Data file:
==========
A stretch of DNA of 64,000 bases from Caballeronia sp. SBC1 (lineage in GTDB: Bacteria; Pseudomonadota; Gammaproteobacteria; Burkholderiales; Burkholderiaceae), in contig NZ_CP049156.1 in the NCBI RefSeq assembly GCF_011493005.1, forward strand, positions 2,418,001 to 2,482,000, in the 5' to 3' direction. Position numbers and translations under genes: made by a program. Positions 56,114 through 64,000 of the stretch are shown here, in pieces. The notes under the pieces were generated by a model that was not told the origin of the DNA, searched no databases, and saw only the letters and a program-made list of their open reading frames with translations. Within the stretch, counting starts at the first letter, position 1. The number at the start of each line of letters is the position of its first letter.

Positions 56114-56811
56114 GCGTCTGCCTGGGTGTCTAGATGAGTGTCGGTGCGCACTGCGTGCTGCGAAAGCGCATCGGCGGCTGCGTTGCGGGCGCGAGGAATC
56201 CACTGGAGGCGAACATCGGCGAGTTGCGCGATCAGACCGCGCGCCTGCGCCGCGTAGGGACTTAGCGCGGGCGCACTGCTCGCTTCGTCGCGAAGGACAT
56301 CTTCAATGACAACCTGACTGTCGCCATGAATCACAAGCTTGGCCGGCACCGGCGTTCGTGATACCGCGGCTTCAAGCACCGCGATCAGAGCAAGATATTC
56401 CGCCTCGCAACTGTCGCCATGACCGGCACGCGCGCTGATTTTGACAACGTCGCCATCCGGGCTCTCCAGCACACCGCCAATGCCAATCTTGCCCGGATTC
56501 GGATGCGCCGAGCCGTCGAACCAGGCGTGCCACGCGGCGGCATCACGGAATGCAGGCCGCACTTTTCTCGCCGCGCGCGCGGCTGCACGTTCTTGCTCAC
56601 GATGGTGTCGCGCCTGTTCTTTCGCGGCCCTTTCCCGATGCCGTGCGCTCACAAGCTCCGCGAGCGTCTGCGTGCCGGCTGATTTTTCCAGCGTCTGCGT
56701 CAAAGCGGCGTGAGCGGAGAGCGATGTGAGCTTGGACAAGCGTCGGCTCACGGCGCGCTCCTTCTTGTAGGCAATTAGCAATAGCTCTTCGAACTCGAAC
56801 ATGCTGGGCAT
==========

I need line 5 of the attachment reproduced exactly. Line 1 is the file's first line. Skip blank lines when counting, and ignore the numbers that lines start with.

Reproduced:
56301 CTTCAATGACAACCTGACTGTCGCCATGAATCACAAGCTTGGCCGGCACCGGCGTTCGTGATACCGCGGCTTCAAGCACCGCGATCAGAGCAAGATATTC